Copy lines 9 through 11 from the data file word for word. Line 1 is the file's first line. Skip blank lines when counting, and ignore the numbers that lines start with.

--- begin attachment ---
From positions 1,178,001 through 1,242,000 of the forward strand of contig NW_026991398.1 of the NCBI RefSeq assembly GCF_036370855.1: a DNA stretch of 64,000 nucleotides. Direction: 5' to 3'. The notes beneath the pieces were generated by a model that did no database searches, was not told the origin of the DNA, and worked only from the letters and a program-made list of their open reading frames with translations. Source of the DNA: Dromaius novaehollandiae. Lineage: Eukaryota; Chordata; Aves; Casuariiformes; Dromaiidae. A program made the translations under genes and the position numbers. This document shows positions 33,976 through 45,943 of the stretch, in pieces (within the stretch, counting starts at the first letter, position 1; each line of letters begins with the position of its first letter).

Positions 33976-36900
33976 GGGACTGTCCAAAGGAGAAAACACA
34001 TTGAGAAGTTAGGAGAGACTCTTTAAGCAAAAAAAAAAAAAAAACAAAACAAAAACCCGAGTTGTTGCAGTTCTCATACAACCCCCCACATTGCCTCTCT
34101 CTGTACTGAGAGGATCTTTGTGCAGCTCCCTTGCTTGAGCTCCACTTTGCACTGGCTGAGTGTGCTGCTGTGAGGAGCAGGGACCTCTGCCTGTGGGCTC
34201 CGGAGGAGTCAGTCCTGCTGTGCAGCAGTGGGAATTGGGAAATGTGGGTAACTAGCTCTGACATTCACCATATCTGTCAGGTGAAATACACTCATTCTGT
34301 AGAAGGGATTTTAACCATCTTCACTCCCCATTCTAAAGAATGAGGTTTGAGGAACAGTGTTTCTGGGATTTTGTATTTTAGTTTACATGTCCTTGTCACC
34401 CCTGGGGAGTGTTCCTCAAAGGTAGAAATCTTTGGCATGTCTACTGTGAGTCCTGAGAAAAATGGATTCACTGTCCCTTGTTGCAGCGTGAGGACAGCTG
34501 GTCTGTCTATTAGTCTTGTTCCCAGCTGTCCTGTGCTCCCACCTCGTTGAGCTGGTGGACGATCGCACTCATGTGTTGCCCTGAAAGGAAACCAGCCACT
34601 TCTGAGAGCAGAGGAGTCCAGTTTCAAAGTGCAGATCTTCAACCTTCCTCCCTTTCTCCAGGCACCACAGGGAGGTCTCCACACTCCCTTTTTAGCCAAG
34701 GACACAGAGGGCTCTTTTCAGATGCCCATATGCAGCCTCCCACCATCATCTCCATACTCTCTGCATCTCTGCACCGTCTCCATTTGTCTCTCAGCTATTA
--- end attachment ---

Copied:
34501 GTCTGTCTATTAGTCTTGTTCCCAGCTGTCCTGTGCTCCCACCTCGTTGAGCTGGTGGACGATCGCACTCATGTGTTGCCCTGAAAGGAAACCAGCCACT
34601 TCTGAGAGCAGAGGAGTCCAGTTTCAAAGTGCAGATCTTCAACCTTCCTCCCTTTCTCCAGGCACCACAGGGAGGTCTCCACACTCCCTTTTTAGCCAAG
34701 GACACAGAGGGCTCTTTTCAGATGCCCATATGCAGCCTCCCACCATCATCTCCATACTCTCTGCATCTCTGCACCGTCTCCATTTGTCTCTCAGCTATTA